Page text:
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Kazakhstan’s Soviet-Era Leader Resigns After 30 Years

Now Is a Chance to Guarantee Kazakh Citizens Their Rights

Kazakh President Nursultan Nazarbayev speaks during a televised address to the oil-rich nation in Astana, Kazakhstan, Tuesday, March 19, 2019.  © 2019 Kazakhstan's Presidential Press Service via AP

For the last 30 years, Kazakhstan’s leader has been Nursultan Nazarbaev. The fact that he announced his resignation today was for many a shock, although perhaps not a complete surprise. After all, President Nazarbaev is 78 years old and Central Asia’s only remaining Soviet-era leader.

In his televised announcement, Nazarbaev stated that Kazakhstan’s task under his rule had been “to build a market economy, dismantle the totalitarian ideological system [of the Soviet Union], and modernize all societal institutions,” all in the name of “creating a modern democratic state.”

The president focused his remarks on the notable economic growth and development Kazakhstan has experienced under his rule but glossed over any specific references to political or democratic reforms under his leadership, no doubt because they are far and few between.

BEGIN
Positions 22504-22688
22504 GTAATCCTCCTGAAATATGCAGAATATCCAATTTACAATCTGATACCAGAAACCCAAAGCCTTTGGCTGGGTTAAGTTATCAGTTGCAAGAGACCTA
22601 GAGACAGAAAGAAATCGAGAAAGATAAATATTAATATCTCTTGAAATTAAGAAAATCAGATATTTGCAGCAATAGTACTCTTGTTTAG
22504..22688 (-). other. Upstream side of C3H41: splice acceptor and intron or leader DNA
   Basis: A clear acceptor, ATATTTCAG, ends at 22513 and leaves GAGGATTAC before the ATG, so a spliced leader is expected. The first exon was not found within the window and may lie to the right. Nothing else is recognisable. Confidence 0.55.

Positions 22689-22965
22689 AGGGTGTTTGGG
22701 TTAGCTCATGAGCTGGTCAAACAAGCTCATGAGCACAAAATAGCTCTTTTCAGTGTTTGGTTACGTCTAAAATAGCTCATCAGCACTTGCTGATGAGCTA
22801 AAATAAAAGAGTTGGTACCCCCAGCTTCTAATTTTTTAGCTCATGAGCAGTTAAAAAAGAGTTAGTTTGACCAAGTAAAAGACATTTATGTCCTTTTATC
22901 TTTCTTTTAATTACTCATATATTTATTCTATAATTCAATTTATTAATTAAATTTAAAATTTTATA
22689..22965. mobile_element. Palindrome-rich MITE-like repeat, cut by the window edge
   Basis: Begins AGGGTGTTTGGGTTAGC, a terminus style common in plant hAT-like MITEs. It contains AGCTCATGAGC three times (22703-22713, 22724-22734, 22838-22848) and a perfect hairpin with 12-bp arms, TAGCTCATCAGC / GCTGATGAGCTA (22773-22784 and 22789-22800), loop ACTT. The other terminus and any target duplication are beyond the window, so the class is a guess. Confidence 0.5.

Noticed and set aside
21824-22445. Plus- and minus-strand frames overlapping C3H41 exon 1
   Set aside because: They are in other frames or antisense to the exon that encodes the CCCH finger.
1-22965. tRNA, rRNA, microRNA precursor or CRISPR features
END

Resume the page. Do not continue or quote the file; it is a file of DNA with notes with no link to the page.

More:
When it comes to human rights, Nazarbaev leaves behind a rather poor record.

In Kazakhstan, free speech is suppressed, and independent, critical journalists are harassed or prosecuted for their work. Authorities routinely break up or prevent even tiny peaceful protests criticizing government policies. The government has shuttered the country’s main independent trade union confederation. Kazakh authorities have resorted repeatedly to politically motivated prosecutions and imprisonment to try and silence government critics. Maks Bokaev, a respected human rights activist who was critical of the government’s proposed amendments around leasing of agricultural land in 2016, is serving a five-year prison sentence for nothing more than peacefully expressing his views.

As Nazarbaev steps down as president, a key question is whether and to what degree Kazakhstan will leave behind its authoritarian past and move towards democratic rule (Nazarbaev said the speaker of the Senate, Kassym-Jomart Tokayev, will serve as interim president until elections are held). For that to happen, Kazakhstan’s new leadership should commit to meaningful and tangible political and human rights reforms. Most urgently, authorities should allow political opposition to participate in the upcoming elections and lift restrictions on media and speech freedoms, freedom of peaceful assembly, and association.

For too many years, Kazakhstan’s citizens have not been able to fully enjoy their fundamental human rights. In light of today’s announcement, there is truly no time like the present to turn a new page and guarantee the rights and freedoms to which Kazakh citizens are entitled.

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